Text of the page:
What Is the Role of Work-Related Factors in Self-Reported Health Inequalities among Employed Individuals? A Longitudinal Study in Luxembourg.

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Abstract

Objectives: We measured health inequalities among employed Luxembourg residents over time and the socio-economic and work-related determinants. Design and Setting: Longitudinal data were obtained from the Socio-economic Liewen zu Lëtzebuerg/European Union Survey on Income and Living Conditions, which has been conducted each year since 2003 in Luxembourg. Participants: Participants comprised 727 Luxembourg residents (58% men), aged between 21 and 55 years in 2003, who were employed between 2003 and 2012. Primary and Secondary Outcomes Measured: The variable of interest was self-reported health. We used transition indicators on work-related factors to consider changes that individuals may have experienced in their job over this period. Results: People who moved from a part-time to a full-time contract (odds ratio (OR): 5.52, confidence interval (CI): 1.55 - 19.73), and those who moved from the 3rd or 4th quartile of earnings to the 1st or 2nd quartile (OR: 2.48, CI: 1.02 - 6.05) between 2003 and 2012, had a higher risk of being in poor health in 2012. The risk of deterioration in self-reported health in 2012 among people who were healthy in 2003 was associated with the type of contract, economic activity, and occupation. Conclusion: Health inequalities occur among employed people in Luxembourg. Their importance varies according to work-related characteristics and economic activity. Our findings showed that declined health status was associated with contract type, profession, and economic activity. This suggests that measures should be taken to maintain good health for people working in these specific occupations or economic sectors (e.g. preventive action, reduction of risk exposure, change of occupation in the same company, and so on).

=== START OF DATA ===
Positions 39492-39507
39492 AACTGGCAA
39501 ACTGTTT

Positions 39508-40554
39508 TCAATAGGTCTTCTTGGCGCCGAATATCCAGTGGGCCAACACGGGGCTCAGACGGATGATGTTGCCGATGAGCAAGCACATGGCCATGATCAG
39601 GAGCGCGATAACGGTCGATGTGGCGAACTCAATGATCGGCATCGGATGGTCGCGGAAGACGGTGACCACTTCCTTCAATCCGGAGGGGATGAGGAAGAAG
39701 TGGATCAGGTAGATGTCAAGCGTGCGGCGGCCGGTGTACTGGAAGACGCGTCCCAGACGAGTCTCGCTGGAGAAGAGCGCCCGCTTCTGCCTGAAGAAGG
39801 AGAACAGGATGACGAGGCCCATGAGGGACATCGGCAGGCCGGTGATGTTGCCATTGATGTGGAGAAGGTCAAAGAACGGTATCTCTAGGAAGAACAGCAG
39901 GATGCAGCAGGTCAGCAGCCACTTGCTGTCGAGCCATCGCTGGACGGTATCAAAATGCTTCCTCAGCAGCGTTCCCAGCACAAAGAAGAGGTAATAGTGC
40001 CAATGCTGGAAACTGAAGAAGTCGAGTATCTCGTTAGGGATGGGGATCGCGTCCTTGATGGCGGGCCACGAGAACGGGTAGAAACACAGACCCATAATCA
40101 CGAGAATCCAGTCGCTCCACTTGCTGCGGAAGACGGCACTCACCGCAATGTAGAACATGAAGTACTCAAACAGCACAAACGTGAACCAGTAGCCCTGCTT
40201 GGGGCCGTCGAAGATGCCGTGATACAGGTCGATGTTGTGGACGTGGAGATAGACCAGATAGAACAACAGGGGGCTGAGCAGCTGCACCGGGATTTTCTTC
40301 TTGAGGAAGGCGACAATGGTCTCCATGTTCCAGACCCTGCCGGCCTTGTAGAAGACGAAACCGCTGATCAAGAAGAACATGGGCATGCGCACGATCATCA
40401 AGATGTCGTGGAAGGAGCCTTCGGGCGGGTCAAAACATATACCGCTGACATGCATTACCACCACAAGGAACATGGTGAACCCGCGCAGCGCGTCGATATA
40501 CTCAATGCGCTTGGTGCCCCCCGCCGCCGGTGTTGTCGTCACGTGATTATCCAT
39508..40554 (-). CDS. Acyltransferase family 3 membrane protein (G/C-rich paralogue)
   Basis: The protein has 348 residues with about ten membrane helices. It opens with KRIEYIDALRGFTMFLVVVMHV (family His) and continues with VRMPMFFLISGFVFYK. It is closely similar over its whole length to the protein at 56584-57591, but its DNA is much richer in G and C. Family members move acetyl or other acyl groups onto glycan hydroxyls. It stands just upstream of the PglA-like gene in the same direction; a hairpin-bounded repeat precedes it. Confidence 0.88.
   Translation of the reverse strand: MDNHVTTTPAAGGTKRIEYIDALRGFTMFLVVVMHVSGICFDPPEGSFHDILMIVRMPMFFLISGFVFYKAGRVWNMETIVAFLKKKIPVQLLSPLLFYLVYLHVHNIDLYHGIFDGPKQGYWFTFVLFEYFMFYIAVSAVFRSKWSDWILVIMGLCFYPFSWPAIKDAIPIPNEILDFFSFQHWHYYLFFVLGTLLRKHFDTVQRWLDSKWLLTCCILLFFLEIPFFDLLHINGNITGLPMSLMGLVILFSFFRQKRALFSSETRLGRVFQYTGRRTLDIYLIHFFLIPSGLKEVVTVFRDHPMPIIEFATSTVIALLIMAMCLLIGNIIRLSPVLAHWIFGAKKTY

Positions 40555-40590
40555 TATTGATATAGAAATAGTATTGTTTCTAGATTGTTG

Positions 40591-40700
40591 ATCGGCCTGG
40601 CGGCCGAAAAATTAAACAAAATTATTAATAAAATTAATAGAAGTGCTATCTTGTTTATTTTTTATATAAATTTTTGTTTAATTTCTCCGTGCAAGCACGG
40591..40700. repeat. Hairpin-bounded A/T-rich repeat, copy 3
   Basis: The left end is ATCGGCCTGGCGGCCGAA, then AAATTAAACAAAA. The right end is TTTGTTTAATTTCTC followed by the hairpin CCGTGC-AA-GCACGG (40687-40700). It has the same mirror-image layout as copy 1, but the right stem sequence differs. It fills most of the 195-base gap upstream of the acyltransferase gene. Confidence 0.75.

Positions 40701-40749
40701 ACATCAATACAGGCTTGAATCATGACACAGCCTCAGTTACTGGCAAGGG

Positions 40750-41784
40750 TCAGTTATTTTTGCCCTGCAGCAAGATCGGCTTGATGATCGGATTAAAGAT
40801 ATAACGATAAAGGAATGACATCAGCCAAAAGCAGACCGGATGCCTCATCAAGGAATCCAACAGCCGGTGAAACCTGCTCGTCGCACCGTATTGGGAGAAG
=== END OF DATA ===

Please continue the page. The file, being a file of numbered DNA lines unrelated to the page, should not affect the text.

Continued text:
Original languageEnglish
Pages (from-to)87130
Number of pages0
JournalHealth
Volume10
Issue number9
DOIs
Publication statusPublished - 5 Sep 2018

Keywords

  • EU-SILC
  • Employment
  • Health inequalities
  • Self-reported health
  • Work-related factors
  • Working conditions

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